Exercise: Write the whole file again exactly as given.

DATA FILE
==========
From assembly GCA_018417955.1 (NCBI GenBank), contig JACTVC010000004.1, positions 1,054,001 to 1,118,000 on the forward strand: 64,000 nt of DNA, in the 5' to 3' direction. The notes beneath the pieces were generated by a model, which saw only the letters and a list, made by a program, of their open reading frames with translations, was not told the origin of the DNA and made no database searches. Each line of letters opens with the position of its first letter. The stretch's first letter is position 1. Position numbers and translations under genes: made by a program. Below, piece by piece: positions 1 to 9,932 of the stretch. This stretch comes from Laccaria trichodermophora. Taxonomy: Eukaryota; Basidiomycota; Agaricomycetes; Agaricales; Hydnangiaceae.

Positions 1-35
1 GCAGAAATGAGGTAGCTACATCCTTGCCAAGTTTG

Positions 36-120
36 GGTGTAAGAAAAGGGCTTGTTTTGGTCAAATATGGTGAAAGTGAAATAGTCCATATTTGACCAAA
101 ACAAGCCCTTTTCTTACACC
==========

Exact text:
From assembly GCA_018417955.1 (NCBI GenBank), contig JACTVC010000004.1, positions 1,054,001 to 1,118,000 on the forward strand: 64,000 nt of DNA, in the 5' to 3' direction. The notes beneath the pieces were generated by a model, which saw only the letters and a list, made by a program, of their open reading frames with translations, was not told the origin of the DNA and made no database searches. Each line of letters opens with the position of its first letter. The stretch's first letter is position 1. Position numbers and translations under genes: made by a program. Below, piece by piece: positions 1 to 9,932 of the stretch. This stretch comes from Laccaria trichodermophora. Taxonomy: Eukaryota; Basidiomycota; Agaricomycetes; Agaricales; Hydnangiaceae.

Positions 1-35
1 GCAGAAATGAGGTAGCTACATCCTTGCCAAGTTTG

Positions 36-120
36 GGTGTAAGAAAAGGGCTTGTTTTGGTCAAATATGGTGAAAGTGAAATAGTCCATATTTGACCAAA
101 ACAAGCCCTTTTCTTACACC